IP Australia goes telco shopping

Australia's intellectual property regulator has placed a substantial portion of its communications spend for at least the next three years from July 2007 on the market. IP Australia divided up mobile and fixed voice communications in two separate request for tender documents issued this week under the name of its voice manager Paul Quirk.

Australia's intellectual property regulator has placed a substantial portion of its communications spend for at least the next three years from July 2007 on the market.

IP Australia divided up mobile and fixed voice communications in two separate request for tender documents issued this week under the name of its voice manager Paul Quirk.

Quirk was not immediately able to confirm IP Australia's current supplier(s) when ZDNet Australia briefly spoke with him this morning, however according to the documents, Telstra, Optus and AAPT are currently involved in some capacity.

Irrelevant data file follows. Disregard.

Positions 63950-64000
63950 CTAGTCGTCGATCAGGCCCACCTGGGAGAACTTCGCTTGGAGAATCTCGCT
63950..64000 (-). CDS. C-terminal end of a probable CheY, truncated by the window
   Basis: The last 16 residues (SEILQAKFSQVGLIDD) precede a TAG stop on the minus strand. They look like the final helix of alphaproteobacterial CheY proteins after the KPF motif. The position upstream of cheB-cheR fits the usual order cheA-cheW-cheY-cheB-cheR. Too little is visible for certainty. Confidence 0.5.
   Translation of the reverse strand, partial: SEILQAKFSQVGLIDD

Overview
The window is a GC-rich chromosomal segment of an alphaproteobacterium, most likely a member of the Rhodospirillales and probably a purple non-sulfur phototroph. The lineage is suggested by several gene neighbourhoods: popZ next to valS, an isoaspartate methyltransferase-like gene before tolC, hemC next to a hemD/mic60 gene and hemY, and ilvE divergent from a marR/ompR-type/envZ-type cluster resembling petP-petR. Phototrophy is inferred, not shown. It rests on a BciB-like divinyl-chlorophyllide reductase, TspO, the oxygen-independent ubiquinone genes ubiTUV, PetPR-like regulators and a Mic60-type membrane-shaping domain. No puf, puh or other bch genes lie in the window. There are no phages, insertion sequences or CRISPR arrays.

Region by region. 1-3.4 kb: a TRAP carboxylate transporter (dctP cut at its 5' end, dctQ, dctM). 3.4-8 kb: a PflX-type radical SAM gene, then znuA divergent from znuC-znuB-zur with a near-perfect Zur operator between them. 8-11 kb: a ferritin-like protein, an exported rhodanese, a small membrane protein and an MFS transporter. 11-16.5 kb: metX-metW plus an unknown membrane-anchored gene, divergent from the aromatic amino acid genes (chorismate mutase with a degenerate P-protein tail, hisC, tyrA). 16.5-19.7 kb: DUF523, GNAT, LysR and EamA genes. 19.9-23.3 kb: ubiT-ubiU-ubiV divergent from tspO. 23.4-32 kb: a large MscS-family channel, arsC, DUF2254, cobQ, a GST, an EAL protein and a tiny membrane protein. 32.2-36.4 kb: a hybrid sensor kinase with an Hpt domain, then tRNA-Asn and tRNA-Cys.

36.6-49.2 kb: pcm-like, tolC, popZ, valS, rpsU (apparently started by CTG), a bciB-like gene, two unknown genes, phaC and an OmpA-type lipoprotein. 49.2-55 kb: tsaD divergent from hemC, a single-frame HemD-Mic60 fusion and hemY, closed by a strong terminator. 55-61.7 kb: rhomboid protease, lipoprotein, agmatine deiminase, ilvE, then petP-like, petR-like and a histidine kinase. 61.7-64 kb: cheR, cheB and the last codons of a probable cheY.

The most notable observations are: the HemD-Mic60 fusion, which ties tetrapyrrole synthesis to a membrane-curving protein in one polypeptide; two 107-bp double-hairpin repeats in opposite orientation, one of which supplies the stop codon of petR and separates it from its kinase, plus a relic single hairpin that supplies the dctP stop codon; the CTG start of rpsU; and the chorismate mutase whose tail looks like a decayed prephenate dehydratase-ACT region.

The first contract deals with mobile phone and third-generation (3G) data services, including handset procurement and "future 3G-enabled Blackberry devices", as well as O2's personal digital assistants.

IP Australia currently has some 168 GSM and a handful of CDMA voice mobile services, in addition to a few GSM and 3G data services. The agency does not currently have any Blackberry devices, but may use them in future.

The agency's long-term use of CDMA may prove to be a problem as Telstra has scheduled the closure of its national CDMA network -- on which other carriers piggyback -- from January 2008. The network is being replaced with a 3G equivalent, launched last Friday.

On the fixed side, IP Australia is looking for the full range of telephone services, such as standard ISDN and PSTN lines, line rental and the ability to call locally, long-distance, to mobiles and internationally. Other services such as inbound 1800 services are also needed.

Both contracts will be for an initial three years, with two optional one year extensions. IP Australia will choose suppliers in April 2007. The agency will meet with interested suppliers later this month in Canberra.

The news comes as two other federal agencies, the Australian Nuclear Science and Technology Organisation and the Australian Trade Commission recently placed their communications spend on the market.

In addition, the NSW government has recently culled its list of potential suppliers for its annual AU$260 million spend over the next few years.

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